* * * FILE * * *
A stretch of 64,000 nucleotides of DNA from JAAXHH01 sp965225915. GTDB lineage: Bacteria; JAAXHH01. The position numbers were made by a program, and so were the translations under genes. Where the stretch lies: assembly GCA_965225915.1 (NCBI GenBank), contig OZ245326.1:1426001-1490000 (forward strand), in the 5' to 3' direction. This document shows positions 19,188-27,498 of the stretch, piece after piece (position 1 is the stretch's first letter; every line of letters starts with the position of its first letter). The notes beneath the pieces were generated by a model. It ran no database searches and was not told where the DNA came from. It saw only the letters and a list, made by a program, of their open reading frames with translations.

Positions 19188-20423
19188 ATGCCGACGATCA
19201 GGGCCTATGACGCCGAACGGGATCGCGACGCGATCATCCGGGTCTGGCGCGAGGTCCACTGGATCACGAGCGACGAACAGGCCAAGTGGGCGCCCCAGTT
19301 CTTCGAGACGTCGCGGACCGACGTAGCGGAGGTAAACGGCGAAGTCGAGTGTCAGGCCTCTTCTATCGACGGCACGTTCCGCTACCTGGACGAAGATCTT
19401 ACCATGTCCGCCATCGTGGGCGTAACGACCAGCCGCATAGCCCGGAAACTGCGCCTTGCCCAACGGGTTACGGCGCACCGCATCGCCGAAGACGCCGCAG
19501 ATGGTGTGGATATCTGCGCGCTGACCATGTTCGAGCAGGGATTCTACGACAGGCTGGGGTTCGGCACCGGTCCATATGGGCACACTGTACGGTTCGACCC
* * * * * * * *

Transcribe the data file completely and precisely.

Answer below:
A stretch of 64,000 nucleotides of DNA from JAAXHH01 sp965225915. GTDB lineage: Bacteria; JAAXHH01. The position numbers were made by a program, and so were the translations under genes. Where the stretch lies: assembly GCA_965225915.1 (NCBI GenBank), contig OZ245326.1:1426001-1490000 (forward strand), in the 5' to 3' direction. This document shows positions 19,188-27,498 of the stretch, piece after piece (position 1 is the stretch's first letter; every line of letters starts with the position of its first letter). The notes beneath the pieces were generated by a model. It ran no database searches and was not told where the DNA came from. It saw only the letters and a list, made by a program, of their open reading frames with translations.

Positions 19188-20423
19188 ATGCCGACGATCA
19201 GGGCCTATGACGCCGAACGGGATCGCGACGCGATCATCCGGGTCTGGCGCGAGGTCCACTGGATCACGAGCGACGAACAGGCCAAGTGGGCGCCCCAGTT
19301 CTTCGAGACGTCGCGGACCGACGTAGCGGAGGTAAACGGCGAAGTCGAGTGTCAGGCCTCTTCTATCGACGGCACGTTCCGCTACCTGGACGAAGATCTT
19401 ACCATGTCCGCCATCGTGGGCGTAACGACCAGCCGCATAGCCCGGAAACTGCGCCTTGCCCAACGGGTTACGGCGCACCGCATCGCCGAAGACGCCGCAG
19501 ATGGTGTGGATATCTGCGCGCTGACCATGTTCGAGCAGGGATTCTACGACAGGCTGGGGTTCGGCACCGGTCCATATGGGCACACTGTACGGTTCGACCC